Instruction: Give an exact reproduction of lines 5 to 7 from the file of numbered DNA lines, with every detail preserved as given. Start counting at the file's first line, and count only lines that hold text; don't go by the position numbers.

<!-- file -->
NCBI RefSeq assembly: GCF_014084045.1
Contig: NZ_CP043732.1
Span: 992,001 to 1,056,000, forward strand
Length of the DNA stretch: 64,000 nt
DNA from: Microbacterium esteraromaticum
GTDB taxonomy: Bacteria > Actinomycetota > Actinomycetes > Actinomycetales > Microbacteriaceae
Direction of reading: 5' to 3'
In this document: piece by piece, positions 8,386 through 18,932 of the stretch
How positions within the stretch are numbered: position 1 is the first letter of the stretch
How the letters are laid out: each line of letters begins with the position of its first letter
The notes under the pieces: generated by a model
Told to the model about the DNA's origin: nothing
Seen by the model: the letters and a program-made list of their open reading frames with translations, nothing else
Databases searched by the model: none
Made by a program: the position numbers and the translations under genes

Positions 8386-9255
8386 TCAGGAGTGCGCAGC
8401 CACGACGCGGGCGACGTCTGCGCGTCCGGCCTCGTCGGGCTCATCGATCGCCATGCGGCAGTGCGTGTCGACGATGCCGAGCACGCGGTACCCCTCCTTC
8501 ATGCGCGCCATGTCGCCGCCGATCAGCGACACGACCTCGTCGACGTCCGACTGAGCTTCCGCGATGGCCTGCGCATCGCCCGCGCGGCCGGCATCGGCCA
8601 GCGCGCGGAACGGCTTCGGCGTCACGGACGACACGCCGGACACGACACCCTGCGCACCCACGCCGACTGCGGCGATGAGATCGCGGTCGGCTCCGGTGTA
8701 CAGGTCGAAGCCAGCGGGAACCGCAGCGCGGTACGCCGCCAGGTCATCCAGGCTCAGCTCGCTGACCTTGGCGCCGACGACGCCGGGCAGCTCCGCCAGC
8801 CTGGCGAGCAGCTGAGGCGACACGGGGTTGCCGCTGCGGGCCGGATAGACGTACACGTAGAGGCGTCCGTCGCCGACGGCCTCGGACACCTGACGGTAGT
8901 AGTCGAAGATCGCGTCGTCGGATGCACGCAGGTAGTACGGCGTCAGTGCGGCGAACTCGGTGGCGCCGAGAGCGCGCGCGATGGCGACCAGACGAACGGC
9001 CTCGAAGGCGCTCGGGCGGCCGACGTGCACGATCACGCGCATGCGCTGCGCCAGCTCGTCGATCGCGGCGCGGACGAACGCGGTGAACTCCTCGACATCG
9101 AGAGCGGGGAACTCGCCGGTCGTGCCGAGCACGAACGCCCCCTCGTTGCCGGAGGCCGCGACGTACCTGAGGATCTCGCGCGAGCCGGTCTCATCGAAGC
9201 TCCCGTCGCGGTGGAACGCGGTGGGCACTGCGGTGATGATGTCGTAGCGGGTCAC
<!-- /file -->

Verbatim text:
DNA from: Microbacterium esteraromaticum
GTDB taxonomy: Bacteria > Actinomycetota > Actinomycetes > Actinomycetales > Microbacteriaceae
Direction of reading: 5' to 3'